Nice post again. Two additional ideas from my side: First thing – I am not so sure about this “inevitable decline” of productivity growth. The US-rate in your figure looks more stable than constantly declining to me. Furthermore, the time period covered is very small and according to the theory of Kondratieff-cycles the basic innovation-dynamics have to be thought of in terms of half-centuries.
Second, I do not think that productivity growth by human creativity is unstoppable or inevitable. We just have to go back some centuries before the growth-take-off in 1740 – until then the average annual growth rate was 1/19 percent. Or look into the socialist societies before 1990. Have been people back then / in the socialist countries been less creative than today / in the West? Probably not. The dffference rather lies in the structures / institutions of society:
First of all, humans surely have the potential to be creative; however, whether they realize this potential largely depends on their education – is their creativity encouraged by their family and in school? Or does it shrivel by endless tedious labor in agriculture or stupidious classic confrontative schooling-methods making you learn things by heart only?
Second, how does society frame creativity? Does it honor creative people with nobel prices or will it burn them as witches on pyres?
Third and probably most important, is creativity stimulated by economic competition, that is, is it rewarded in economic terms?
In this light, breaking the growth dynamic coming from human creativity may be way more simple then many hope (and even more fear). Not that we have to return to witch-burnings – but what if we just break the mechanisms that rewards creativity economically? Think for example of abolishing patent laws: Due to the external effects of many inventions (benefits can be reaped by all which leaves no reward for the inventor) they would not be created without this supporting legal institution.
Furthermore, there are so many structures boosting innovations which could be easily removed if society wants. Think of the Japanese forerunner-legislation making the best available technology in a certain sector the minimum standard for all competitors every 2 years or so, thus creating a huge incentive to go ahead.
Finally, we can even implement negative incentives for creativity: Think of the infamous “Schweigekartell der Oberingenieure” – the disincentive for inventions in enterprises faced with emissions-standards, because with such standard each invention threatens to raise the obligatory state of the art and with it your costs.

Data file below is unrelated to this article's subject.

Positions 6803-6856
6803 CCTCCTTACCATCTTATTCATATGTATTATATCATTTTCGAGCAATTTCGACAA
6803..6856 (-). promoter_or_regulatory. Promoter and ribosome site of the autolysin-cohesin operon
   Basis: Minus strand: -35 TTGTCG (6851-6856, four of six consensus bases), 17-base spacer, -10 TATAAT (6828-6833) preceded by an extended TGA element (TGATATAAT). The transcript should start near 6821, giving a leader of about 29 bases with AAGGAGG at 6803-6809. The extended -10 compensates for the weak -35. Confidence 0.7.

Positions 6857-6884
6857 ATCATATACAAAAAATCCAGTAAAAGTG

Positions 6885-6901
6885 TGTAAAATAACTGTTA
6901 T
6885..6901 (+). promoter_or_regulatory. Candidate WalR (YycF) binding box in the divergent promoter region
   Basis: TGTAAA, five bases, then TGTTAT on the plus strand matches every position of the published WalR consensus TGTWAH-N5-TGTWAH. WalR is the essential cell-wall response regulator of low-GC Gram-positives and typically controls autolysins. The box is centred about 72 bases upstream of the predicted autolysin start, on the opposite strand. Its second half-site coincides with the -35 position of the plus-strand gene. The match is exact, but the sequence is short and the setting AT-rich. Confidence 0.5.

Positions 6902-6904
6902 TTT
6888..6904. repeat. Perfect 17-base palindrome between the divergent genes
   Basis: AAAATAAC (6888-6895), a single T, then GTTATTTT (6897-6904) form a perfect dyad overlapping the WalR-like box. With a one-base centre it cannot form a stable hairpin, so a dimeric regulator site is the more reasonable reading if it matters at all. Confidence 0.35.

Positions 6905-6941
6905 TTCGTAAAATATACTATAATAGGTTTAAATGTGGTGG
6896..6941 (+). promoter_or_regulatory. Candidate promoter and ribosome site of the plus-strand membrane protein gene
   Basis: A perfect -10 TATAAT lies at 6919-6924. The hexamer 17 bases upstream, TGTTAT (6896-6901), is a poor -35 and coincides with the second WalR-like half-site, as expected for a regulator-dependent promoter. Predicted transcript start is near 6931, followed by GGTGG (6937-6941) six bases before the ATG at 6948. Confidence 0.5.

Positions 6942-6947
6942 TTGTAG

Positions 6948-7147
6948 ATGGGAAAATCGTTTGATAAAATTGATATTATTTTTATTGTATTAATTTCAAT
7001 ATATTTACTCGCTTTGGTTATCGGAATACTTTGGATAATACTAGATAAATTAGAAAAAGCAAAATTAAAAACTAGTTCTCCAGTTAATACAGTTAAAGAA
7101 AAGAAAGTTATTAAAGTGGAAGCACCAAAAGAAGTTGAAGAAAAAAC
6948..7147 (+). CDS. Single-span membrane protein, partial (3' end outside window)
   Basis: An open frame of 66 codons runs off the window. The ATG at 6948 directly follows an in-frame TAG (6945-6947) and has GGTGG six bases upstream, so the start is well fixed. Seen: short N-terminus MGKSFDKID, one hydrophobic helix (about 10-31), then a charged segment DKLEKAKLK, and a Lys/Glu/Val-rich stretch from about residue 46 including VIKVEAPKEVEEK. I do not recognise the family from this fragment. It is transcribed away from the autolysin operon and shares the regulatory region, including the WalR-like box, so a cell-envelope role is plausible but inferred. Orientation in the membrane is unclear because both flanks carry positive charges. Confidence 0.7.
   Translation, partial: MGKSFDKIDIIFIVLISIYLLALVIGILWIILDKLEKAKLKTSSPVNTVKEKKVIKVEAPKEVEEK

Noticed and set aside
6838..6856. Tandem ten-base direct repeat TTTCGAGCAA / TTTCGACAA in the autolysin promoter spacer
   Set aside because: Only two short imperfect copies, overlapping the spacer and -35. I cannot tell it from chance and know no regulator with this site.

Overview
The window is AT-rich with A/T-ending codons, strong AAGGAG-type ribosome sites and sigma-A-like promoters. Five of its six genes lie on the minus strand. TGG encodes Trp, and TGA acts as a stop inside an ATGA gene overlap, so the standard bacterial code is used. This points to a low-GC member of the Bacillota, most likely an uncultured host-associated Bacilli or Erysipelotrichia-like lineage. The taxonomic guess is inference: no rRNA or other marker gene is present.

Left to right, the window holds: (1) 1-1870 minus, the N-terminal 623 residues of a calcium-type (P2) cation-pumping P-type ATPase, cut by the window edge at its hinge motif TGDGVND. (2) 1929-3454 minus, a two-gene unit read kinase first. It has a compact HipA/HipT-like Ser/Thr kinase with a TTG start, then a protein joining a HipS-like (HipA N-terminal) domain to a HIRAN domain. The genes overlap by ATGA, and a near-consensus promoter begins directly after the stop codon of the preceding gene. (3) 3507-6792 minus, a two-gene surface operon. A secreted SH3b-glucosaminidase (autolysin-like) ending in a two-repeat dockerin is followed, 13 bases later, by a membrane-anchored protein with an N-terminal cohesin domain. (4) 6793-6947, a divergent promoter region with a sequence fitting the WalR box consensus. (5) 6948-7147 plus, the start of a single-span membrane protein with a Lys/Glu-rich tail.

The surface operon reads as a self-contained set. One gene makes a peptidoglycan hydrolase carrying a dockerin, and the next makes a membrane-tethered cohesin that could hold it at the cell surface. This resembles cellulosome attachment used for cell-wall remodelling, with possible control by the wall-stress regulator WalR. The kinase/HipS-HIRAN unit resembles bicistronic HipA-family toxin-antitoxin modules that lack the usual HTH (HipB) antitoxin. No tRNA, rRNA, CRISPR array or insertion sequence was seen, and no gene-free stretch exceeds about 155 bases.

The question is, can we do without creativity in the economy? Does not the Great Transformation, that is the creation of a sustainable society need creativity most of all? Will there be solutions to the challenges regarding clean energy or growing mountains of waste without new inventions? If not (which is what I believe), how can we make sure that creativity is channelled into creating sustainable solutions only instead into more technology to extract the very last natural resources from our soils, forests and oceans? Sounds like an interesting dissertation-topic to me…
You are right in pointing to Kondratieff cycles. Still, my imagination fails me when I try to envision continuous productivity growth. There is a nice argument put forward by the Polish economist Stanislaw Gomulka (not related to the former First Secretary of the Communist Party Wladyslaw), not really a growth critic himself, who showed that there likely are limits to the innovative potential of an economy, as at some point we won’t be able to produce innovations at fast enough a pace to offset capital depreciation/deterioration.
The other reasons why creativity does not necessarily lead to innovations (or is stifled itself) are quite convincing. One point only: I do not think that economic incentives really have influence on creativity/inventions. They do have an influence on innovations in the actual sense (i.e., the whole process from the theoretical idea or a prototype to actual market diffusion). But this is more about semantics, because it is innovations that are important for our discussion, not creativity itself.
I share your intuition that while there exist mechanisms that may effectively stifle innovation, we do not actually want that. There are many fields where we arguably still need innovation, “clean(ing) technologies” being one important example. Another dilemma with no imminent solution.